Christmas is right around the corner and it’s time to get festive! Reflect back on all the christmas’ you’ve had, the whole family squeezed around a table for 6 which has now magnificently catered for 20. Or the excitement of december 1st rolling round, and it was now acceptable to douse the house with tacky tinsel and sparkly lights. But, the most memorable time for many, is the grand tree decorating ceremony. It’s anticipated all through November and when the time comes, it’s mandatory you find the Pinterest perfect tree that will stand tall in your home. The tree is an essential item when celebrating Christmas, it sets the tone for the festive period and in due course allows you to express yourself and transform into a professional tree decorator. As well as this, it brings the family together, recognising the importance of coming together and being appreciative of one another. This tradition runs deep and Christmas trees are a special sentiment to family and the close knit relationships you have the privilege of experiencing. However, there’s one thing that differs from household to household across the globe, and that’s whether you have a real Christmas tree or an artificial one. It may be pointless to dwell on such a thing but there are plenty of reasons why you should be conscious of your tree choice this year.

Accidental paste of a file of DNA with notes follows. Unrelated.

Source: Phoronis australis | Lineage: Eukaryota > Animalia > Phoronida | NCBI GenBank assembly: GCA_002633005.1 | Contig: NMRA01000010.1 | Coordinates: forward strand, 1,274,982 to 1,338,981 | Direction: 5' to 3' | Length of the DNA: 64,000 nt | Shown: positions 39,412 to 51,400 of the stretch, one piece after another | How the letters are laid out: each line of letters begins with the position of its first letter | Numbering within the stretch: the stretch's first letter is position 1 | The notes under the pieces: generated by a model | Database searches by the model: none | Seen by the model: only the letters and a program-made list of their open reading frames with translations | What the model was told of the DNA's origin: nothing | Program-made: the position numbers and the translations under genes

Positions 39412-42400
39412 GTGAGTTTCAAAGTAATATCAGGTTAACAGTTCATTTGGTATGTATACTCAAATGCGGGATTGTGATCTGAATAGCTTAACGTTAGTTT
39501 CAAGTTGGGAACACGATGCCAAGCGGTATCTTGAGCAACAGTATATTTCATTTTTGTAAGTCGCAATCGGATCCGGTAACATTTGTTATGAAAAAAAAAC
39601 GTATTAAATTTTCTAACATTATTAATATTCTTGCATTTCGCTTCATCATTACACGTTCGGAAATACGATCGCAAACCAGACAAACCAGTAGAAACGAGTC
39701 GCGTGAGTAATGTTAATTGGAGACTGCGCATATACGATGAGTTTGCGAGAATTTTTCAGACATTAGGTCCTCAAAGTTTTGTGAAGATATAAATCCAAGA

The National Christmas Tree Association states that “Christmas tree farms stabilize soil, protect water supplies and provide refuge for wildlife while creating scenic greenbelts.” Firstly, this sets real Christmas trees up one point for their sheer improvements to the environment. It’s recorded that more than 1,000,000 acres of land have been planted to Christmas trees and with the statistics that one acre of christmas trees produce the daily oxygen requirement for 8 people, that translates to oxygen for 18 million people everyday. Moreover, christmas trees continue to create a sustainable environment whereby throughout their lifetime remove dust and pollen from the air, but after being recycled they are used as sand and soil erosion barriers, as well as being placed in ponds for fish shelter. With 98 percent of Christmas trees grown on farms this creates job opportunities for people. According to the National Tree Association, the industry employs over 100,000 people. A staggering 8 million trees are sold each year in the UK and the natural christmas tree market is worth approximately £384m, contributing massive amounts to the economy. Real Christmas trees don’t only contribute to the environment and the economy, but socially have an impact. The University of Surrey in the UK also suggests “There is a lot of evidence that people recover more quickly from stress and mental fatigue when exposed to nature, as opposed to built-up and ‘fake’ environments.” Therefore, having a Christamas tree in your home is supposedly meant to have a calming effect inside the household. Which is all you ever want, a stress free Christmas. But it’s not always that easy and with every positive comes a negative. With all these advantages of buying a real christmas tree, it’s hard to ever consider the disadvantages, but for some these may be relevant.